How You Can Best Prepare for a Game of Basketball

A proper warm-up can help you get ready for this rigorous sport
How You Can Best Prepare for a Game of Hoops

Contributor: Morgan Oberle, MD

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Fall means basketball season and playing hoops means a lot of twisting, jumping and foot-planting. These moves can create a lot of stress on your ankles, knees, and hips and require a high level of coordination to be completed successfully. These moves can also put you at risk for many injuries which you would want to avoid.

A proper warm-up can help basketball players prepare for this rigorous sport and help you remain injury-free. In basketball and in all sports, it’s important to take the time to warm up and stretch before each practice and every game.

Warming up

The general warm-up phase elevates your body temperature. Begin with joint rotations. These permit your body to move more easily by lubricating the entire joint with the fluid, called the synovial fluid, that is between your cartilage.

Start by performing 10 circular movements with your ankles, knees, hips, trunk, shoulders and neck. Then do an activity such as skipping or defensive slide movements to increase blood flow to the muscles. After this, warm-up stretches will get your blood flowing and prepare your body for physical activity.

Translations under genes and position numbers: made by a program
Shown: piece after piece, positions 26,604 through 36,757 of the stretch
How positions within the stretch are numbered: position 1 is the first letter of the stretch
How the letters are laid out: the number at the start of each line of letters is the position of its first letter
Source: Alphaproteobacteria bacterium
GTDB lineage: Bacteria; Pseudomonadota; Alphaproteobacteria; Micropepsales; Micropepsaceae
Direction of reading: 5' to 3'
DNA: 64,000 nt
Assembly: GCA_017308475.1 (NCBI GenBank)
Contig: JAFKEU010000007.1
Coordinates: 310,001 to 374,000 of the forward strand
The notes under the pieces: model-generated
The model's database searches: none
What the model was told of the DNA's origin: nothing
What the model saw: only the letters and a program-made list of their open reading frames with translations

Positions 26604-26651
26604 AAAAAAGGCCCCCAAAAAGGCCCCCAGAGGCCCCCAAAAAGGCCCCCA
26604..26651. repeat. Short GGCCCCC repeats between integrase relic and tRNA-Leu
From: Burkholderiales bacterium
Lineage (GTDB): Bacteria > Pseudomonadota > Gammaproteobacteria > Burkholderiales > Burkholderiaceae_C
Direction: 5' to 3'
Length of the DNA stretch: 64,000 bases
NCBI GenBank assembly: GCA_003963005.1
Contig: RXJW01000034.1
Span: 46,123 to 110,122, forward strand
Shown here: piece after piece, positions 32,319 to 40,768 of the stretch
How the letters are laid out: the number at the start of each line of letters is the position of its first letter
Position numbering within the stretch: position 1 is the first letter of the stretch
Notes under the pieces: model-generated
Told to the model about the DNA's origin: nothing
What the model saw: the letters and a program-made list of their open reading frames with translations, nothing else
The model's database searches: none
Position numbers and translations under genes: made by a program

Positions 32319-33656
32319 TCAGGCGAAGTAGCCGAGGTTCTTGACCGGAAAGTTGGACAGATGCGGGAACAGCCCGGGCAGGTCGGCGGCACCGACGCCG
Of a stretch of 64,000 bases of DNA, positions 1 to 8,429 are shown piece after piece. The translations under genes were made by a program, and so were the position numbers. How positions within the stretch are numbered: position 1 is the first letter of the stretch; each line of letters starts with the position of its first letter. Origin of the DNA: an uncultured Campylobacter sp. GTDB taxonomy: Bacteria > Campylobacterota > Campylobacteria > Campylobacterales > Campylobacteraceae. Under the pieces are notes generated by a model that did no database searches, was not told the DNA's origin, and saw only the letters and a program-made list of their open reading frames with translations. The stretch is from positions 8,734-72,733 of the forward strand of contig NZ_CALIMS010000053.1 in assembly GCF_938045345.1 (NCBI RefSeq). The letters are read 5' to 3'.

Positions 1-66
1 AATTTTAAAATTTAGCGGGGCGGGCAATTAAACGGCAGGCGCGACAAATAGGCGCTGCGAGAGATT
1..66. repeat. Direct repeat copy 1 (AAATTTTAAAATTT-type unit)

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Improved coordination

Flexibility is an important component of basketball that players often overlook.

When performed on a consistent basis, a warm-up and stretching routine provide improved coordination and greater efficiency of your muscle movements. These are very important parts of a regular exercise program.

In basketball in particular, as you gain flexibility you can reach higher toward the basket and increase your stride. This is called functional flexibility. There are three phases necessary to improve your functional flexibility. They are:

  • Static-active flexibility (also called active flexibility) — the ability to assume and maintain extended positions without external help. For example, lifting your leg and keeping it high helps increase stride length to make you faster.
  • Static-passive flexibility is the ability to assume extended positions and then maintain them using your weight, the support of your limbs, or some other support. One example is placing your leg on a bench or a seated toe-touch.
  • Dynamic stretching is the ability of the muscles to move through a range of motion, such as seated windmills, leg swings, walking lunges and straight-leg walks.

The repetition of the warm-up routine will not only help you prevent injuries and increase flexibility, but also develop a mind body connection that is important for shooting. When you start shooting the ball, you mind sends a signal via the central nervous system to your muscles to perform the movement. By performing repetitive movements, you train your central nervous system to respond in a more efficient manner.

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This mind-muscle connection is used in all parts of basketball including when you perform ball handling, and when you pass or shoot. So don’t forget to give yourself the proper amount of time to warm up and stretch before each game.

Once you have done all this, you are ready to hit the court running!

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